Col. Adam Grzymkowski, Poland’s Defense, Military, Naval and Air Attaché to Israel, told JNS in an interview that military ties between Israel and Poland are solid and unaffected by past disputes over Poland’s role in the Holocaust.

“The crisis in relations did not affect the military cooperation, and we are dealing with this problem to restore relations to how they were before,” he said.

In a sign of the warming ties, the Tel Aviv municipality marked 100 years of Polish independence on earlier this month by lighting up the building in the colors of the Polish flag.

Tel Aviv Municipality lit up as Polish flag on 100th anniversary of Polish independence, night of Nov. 11, 2018.

Poland changed a controversial Holocaust law in June that had upset Israel and the United States, paving the way for improvement in relations. Soon afterwards, Israeli Prime Minister Benjamin Netanyahu and his Polish counterpart, Mateusz Morawiecki, held separate press conferences announcing the end of the crisis.

Grzymkowski, who stressed that he is not involved in any of the political processes, said that both countries have the upmost concern for security.

“There is very close and special cooperation between our air forces,” he said, adding that one reason is that both countries use the same F-16 fighter jet. In the past two years, Polish senior air-force officials and Defense Ministry representatives have visited Israel and discussed military issues.

Poland was one of seven foreign countries taking part in the Blue Flag exercise in 2017—the country’s largest air exercise ever held—as well as the one in 2015. The Polish diplomat said that Poland is planning to take part in the 2019 exercise, too.

Asked if military ties were ever at risk because of the latest tensions, Grzymkowski dismissed such concerns, saying that the security ties have “a very strong basis, having been built up over years. You can’t destroy what has been built on a solid foundation.”

Furthermore, he continued, “Israel is a [non-member] NATO partner and main ally of the U.S., and we rely on both.”

Exchange program works to educate both parties

Since 2015, Israel and Poland began an exchange program called “Friends in Uniform,” where Polish officers would visit their counterparts in Israel and learn the country’s history. Israeli officers went to Poland to learn about Jewish history and the Holocaust in a program called “Witnesses in Uniform,” in addition to their meetings with military officials.

Grzymkowski noted that Israeli officers had begun visiting Poland around 15 years ago.

Israeli and Polish military chiefs of staff met in May 2017 before “March of the Living” in Poland.

Still, they do have a common concern: Russia. The Polish military envoy noted that its neighbor continues to build up its armed forces.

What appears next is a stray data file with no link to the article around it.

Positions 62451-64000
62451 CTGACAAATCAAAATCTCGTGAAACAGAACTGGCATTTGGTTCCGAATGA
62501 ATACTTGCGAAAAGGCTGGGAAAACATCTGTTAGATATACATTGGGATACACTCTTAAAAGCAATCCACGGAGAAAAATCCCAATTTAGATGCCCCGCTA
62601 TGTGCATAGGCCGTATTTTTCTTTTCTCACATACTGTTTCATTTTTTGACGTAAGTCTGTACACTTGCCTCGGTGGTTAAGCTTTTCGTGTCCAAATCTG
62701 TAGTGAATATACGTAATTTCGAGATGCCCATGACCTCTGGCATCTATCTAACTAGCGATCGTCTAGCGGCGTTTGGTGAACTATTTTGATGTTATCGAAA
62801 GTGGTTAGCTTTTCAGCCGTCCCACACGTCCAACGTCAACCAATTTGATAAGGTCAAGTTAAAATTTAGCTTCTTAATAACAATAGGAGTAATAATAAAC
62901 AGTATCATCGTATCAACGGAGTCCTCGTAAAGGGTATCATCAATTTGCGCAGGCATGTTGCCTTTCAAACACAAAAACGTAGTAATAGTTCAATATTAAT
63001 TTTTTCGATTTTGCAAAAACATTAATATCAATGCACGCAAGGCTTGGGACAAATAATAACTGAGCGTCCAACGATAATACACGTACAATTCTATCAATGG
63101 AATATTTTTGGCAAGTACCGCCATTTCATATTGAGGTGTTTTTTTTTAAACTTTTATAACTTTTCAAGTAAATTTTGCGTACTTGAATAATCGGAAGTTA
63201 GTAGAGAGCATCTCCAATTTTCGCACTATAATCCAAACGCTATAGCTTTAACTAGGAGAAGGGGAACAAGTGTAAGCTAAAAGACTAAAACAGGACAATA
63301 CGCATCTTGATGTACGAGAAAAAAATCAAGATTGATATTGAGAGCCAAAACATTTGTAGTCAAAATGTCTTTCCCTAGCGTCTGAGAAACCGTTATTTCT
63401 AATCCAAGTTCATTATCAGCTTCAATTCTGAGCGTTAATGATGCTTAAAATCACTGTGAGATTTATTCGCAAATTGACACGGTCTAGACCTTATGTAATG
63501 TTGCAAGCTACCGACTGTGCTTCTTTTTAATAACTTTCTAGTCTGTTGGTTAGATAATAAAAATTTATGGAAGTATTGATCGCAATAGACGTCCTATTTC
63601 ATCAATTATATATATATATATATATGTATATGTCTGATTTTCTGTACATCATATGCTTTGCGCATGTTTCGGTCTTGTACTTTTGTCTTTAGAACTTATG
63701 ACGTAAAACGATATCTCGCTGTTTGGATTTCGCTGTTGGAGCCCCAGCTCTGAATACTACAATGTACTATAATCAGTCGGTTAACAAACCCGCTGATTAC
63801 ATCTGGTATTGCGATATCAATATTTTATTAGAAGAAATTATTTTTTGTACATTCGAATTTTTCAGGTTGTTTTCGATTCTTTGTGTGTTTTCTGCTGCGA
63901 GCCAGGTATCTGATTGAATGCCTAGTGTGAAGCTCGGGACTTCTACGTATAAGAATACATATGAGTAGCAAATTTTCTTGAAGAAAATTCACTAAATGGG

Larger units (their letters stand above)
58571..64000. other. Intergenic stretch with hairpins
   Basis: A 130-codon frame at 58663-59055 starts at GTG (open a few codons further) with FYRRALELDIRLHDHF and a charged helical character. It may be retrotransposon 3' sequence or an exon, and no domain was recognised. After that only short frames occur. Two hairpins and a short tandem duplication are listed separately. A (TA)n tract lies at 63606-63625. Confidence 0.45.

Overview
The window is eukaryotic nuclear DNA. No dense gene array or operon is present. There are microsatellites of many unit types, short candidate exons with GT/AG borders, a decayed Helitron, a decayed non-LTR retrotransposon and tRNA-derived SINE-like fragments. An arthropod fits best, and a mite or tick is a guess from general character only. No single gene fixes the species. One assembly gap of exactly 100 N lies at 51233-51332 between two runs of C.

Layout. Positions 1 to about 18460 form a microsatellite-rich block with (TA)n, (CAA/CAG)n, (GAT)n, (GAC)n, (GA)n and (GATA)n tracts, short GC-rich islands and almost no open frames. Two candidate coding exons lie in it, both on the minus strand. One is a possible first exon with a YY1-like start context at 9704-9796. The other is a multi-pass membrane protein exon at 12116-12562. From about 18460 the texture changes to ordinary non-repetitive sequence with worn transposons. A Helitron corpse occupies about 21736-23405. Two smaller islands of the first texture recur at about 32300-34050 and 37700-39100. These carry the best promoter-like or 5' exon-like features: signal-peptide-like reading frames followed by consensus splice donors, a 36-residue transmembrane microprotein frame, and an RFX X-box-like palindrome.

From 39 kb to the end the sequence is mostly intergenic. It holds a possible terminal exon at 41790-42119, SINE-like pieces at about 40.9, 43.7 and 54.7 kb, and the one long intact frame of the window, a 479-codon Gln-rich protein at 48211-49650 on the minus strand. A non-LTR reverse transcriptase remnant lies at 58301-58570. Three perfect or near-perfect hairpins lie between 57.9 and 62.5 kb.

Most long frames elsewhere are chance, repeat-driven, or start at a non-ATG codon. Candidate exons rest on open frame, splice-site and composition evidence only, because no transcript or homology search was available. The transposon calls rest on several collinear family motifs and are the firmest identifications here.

Last year, NATO deployed a multinational contingent of mostly American troops to Poland and to the Baltic region in response to worries about Russian aggression. This was one of the decisions taken during the 2016 NATO Summit in Warsaw.

Israel is concerned about Russian arm sales to its enemies in the Middle East, as well as its strong presence in Syria backing the Iran-Syria-Hezbollah axis.

The Polish envoy said that Russia does not hesitate to use force to promote its foreign-policy aims, noting such actions in Georgia, Ukraine and Syria in recent years.

Grzymkowski, who has served in the Polish military since 1994 and began his career by attending the Military University of Technology in Warsaw, previously served as the deputy military attaché in China. He has also served in NATO and U.N. missions in various countries throughout the Middle East.

Before becoming a diplomat, he studied national security at the Polish National Defense University and diplomacy at Collegium Civitas University in Warsaw.

Poland is part of the international coalition against Islamic State and has forces based in Kuwait in support of this mission. In Afghanistan, its forces help train the local army.

Grzymkowski pointed out that Poland is sending soldiers to attend many military courses in Israel, including the important commanders’ course.

The Polish Ander’s Army under the British Mandate

The Polish envoy points out that during the British Mandate before the creation of the State of Israel, more than 50,000 Polish soldiers, including thousands of Jews, were stationed here. “It must be stressed that our commander at the time, Wladyslaw Anders, allowed Jews to leave the polish army to fight with the pre-state militias the Irgun and Haganah,” said Grzymkowski.

Former Israeli Prime Minister Menachem Begin was one such Jew who received permission to leave the army.

Polish military involvement in the area was renewed in the 1970s as part of the U.N. Interim Force in Lebanon (UNIFIL). The force was established in 1978 after Israel withdrew from Lebanon. Poland ceased its participation in this force in 2009.

Poland had also participated in the U.N. Disengagement Observer Force (UNDOF) established in 1974, marking the ceasefire between Israel and Syria on the Golan Heights that ended the 1973 Yom Kippur War.

“We are looking to participate again in a U.N. mission in the Middle East, especially because Poland is now a member of the Security Council,” noted Grzymkowski.

Overall, he is enjoying his stay in the Jewish state, saying “Israel is very demanding country to be defense attaché, but at the same time is one of the most beautiful and nice places to live for diplomats with families.”

Col. Adam Grzymkowski with his wife, Katarzyna, at a reception on the occasion of 100 years of Polish independence, Nov. 11, 2018.

 

 

 

 

 

col Adam Grzymkowski